The role of BK channel in cellular proliferation and differentiation in human osteoblast and osteoblast-like cells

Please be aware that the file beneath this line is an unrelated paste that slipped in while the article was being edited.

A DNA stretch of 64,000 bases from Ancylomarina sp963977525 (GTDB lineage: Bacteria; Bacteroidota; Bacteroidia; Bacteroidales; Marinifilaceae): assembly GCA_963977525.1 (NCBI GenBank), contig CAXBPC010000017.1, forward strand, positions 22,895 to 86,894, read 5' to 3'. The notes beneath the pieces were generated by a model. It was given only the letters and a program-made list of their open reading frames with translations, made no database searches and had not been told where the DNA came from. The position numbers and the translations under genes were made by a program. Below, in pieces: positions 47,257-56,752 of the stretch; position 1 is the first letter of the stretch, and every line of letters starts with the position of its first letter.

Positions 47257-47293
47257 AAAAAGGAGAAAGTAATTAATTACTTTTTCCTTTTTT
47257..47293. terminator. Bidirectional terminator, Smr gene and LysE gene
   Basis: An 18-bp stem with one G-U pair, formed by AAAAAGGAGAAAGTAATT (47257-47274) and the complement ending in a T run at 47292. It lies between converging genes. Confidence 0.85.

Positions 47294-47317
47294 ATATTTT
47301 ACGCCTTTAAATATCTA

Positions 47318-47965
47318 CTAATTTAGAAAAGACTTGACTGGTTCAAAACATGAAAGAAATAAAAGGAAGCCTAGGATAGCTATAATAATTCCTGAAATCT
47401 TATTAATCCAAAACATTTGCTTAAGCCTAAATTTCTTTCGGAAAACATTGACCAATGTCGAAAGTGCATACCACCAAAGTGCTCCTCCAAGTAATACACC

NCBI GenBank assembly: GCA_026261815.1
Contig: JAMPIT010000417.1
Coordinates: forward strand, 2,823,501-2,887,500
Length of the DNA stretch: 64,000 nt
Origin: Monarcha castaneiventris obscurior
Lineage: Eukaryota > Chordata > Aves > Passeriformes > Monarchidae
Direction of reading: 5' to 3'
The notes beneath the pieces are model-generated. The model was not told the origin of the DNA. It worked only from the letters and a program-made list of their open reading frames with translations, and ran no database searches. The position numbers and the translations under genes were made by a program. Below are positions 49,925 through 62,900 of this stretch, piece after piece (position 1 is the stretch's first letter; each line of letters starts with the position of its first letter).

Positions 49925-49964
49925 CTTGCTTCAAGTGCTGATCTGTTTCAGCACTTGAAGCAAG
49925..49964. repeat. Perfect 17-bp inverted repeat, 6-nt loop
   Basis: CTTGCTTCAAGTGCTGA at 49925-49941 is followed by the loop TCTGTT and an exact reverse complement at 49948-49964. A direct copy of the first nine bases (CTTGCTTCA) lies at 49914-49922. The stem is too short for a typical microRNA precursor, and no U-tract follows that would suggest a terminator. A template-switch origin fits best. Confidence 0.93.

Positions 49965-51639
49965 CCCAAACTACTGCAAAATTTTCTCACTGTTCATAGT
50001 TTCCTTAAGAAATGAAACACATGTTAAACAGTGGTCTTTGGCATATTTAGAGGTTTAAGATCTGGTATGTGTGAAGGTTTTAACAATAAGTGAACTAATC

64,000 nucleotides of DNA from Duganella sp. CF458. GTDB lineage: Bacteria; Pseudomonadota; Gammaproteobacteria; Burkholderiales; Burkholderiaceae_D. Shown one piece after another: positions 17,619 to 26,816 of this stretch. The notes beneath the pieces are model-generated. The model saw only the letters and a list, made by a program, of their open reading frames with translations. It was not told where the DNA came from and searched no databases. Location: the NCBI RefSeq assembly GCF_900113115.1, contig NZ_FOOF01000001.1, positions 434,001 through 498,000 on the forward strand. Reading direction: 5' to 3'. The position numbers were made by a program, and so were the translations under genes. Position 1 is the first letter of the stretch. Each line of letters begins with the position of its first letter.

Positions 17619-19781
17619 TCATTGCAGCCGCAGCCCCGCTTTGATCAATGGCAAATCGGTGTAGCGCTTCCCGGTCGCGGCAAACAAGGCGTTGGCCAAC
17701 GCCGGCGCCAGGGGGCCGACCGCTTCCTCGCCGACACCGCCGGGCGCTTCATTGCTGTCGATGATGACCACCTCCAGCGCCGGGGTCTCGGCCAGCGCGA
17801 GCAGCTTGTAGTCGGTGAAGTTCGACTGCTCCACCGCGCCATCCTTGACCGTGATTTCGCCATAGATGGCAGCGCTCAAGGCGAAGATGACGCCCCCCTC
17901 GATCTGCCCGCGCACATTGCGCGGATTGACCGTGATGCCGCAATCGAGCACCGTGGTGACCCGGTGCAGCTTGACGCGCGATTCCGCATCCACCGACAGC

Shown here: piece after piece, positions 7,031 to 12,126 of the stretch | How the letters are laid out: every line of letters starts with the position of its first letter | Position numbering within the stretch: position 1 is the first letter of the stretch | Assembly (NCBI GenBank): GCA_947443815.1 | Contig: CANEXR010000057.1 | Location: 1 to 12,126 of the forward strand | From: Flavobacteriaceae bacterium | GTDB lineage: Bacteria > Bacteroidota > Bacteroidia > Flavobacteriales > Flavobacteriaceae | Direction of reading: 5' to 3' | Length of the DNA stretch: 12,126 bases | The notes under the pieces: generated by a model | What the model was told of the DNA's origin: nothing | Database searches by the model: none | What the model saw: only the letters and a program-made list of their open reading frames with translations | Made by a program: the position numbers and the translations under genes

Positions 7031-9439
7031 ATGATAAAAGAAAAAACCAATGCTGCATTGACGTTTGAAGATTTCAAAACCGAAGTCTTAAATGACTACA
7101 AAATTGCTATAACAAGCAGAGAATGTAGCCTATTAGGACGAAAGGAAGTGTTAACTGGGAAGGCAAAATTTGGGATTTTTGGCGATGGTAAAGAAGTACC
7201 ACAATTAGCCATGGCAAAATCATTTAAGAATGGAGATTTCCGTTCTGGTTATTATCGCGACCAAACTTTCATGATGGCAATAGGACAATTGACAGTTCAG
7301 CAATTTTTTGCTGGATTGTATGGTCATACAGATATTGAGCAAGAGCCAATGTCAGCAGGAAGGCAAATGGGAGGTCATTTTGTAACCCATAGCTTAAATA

Both excitable and non-excitable cells possess plasma membrane ion channels and evidence has accumulated over the last 30 or so years that these channels perhaps play key roles in the cell life and death. This Thesis investigated the characteristics and putative functions of one class of potassium channel, the BK channel in osteoblast-like cells and primary osteoblasts from human, rat and mouse. The properties and functions were defined in vitro using a combination of patch-clamp, reverse transcription-polymerase chain reaction (RT-PCR) and functional assays for cell growth and mineralisation. RT-PCR showed the presence of KCNMA1, KCNMB1, KCNMB2, KCNMB3 and KCNMB4, the gene for BK channel α, β1, β2, β3 and β4 subunits respectively. The channel was voltage-dependent with a mean unitary conductance of 315 pS in cell-attached patches, a conductance of 124 pS in excised outside-out and 151 pS in inside-out patches. The channel was blocked by TEA (0.3 mM), TBuA (1 mM), TPeA (1-10 μM), THeA (1-3 μM), tetrandrine (5-30 μM) and paxilline (10 μM) and was activated by isopimaric acid (20 μM). Notably iberiotoxin (IbTX) (90 nM) only blocked a proportion of the channels tested (2/5). Osteoblast-like MG63 cell number changed in response to BK channel modulators. It increased significantly with TEA and tetrandrine at low concentrations (1 mM, 3 μM respectively), and reduced at high concentrations (>10 mM, >10 μM respectively). It was not affected by IbTX (20-300 nM) or slotoxin (300 nM). The increase in cell number by TEA was blocked by isopimaric acid. In addition, TPeA and THeA caused a decrease of osteoblast-like SaOS2 cell mineralisation at the concentrations (3 and 0.3 μM, respectively) increased MG63 cell numbers. The BK channel has a distinctive pharmacology and represents a new target for therapeutic strategies in modulating osteoblast proliferation.
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